1. Assign the most effective teachers to the early grades. I don’t know how to shift the hearts, minds, and lesson plans of millions of individual teachers, but I do know that education has been and will continue to be a human endeavor. It’s unclear to me whether improving teacher training generally is worth the return on investment, but something that should be easier to do is to put our best teachers in kindergarten and first grade, and discontinue the blinkered practice of assigning them to the grades that are tested.
2. Adopt a high-quality language arts curriculum. Two years ago, my friend Kathleen Porter-Magee made this compelling argument in these pages:
In education we have been conditioned to believe that mandating curriculum is akin to micromanaging an artist. That’s not only wrong, it’s dangerous. And as Robert Pondiscio has persuasively argued, it simply makes “an already hard job nearly impossible [for teachers] to do well.” Yet study after study has demonstrated that requiring teachers to use a proven textbook or curriculum to guide their teaching is one of the surest ways to improve outcomes for students.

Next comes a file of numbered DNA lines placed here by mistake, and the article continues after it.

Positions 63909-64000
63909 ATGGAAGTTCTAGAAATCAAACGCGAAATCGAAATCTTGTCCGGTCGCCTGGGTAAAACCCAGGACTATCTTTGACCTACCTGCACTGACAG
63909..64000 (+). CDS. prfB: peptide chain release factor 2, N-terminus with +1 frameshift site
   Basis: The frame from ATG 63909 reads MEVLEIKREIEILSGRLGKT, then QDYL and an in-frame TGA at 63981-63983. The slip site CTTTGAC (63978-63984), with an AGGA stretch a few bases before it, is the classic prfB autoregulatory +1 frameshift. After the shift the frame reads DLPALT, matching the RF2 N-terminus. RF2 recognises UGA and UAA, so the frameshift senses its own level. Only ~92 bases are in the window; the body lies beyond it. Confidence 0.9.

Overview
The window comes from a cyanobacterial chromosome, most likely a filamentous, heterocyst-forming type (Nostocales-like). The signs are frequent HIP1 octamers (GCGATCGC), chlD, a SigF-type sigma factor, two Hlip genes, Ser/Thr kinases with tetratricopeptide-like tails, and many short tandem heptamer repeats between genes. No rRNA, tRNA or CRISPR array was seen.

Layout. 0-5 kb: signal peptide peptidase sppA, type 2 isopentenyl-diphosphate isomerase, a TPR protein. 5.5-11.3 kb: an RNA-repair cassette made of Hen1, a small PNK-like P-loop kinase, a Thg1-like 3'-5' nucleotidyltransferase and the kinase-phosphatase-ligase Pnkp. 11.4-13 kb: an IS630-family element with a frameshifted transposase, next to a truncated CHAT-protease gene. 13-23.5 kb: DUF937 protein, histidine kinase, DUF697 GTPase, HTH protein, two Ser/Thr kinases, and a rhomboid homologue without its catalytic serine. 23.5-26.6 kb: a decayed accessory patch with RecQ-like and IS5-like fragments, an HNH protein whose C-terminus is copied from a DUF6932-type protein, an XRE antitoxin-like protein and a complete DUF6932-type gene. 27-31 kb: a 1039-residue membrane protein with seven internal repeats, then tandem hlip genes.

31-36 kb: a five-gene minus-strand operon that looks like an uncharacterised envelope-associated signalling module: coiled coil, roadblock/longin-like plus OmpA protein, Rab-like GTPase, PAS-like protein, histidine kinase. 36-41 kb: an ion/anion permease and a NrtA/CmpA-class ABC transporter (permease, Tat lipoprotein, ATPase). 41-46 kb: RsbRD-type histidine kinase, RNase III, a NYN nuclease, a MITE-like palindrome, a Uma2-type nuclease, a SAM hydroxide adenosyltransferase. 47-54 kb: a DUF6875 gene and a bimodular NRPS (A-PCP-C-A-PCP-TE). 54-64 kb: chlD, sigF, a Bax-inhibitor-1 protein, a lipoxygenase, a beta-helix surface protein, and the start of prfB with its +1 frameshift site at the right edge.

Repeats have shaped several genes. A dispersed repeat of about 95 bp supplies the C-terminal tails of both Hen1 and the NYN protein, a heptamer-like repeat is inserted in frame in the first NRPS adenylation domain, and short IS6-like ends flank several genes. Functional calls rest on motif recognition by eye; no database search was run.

Getting down to brass tacks, this means students should receive daily, explicit, systematic phonics instruction in the early grades. Incorporating rich content into the curriculum is profoundly important. Students must also develop fluency with mathematical procedures in the early years.
3. Make teacher tenure an achievement. My colleague Mike Petrilli wrote a thought-provoking piece about the progress schools might make if they would only go after the low-hanging fruit such as halting the practice of tenure as an automatic proposition. Districts could and should make the process of achieving tenure more rigorous instead of a rubber stamp. Sure, it’s not directly related to reading instruction, but tenure reform is essential to the task of making sure every kindergarten and first grade classroom is staffed by an effective teacher.
If schools were simply able to do these three things, not only would we stem the rate at which our babies are being thrown into the river, there’s an added benefit of potentially side-stepping some of the sticky questions that enervate our assessment and accountability systems.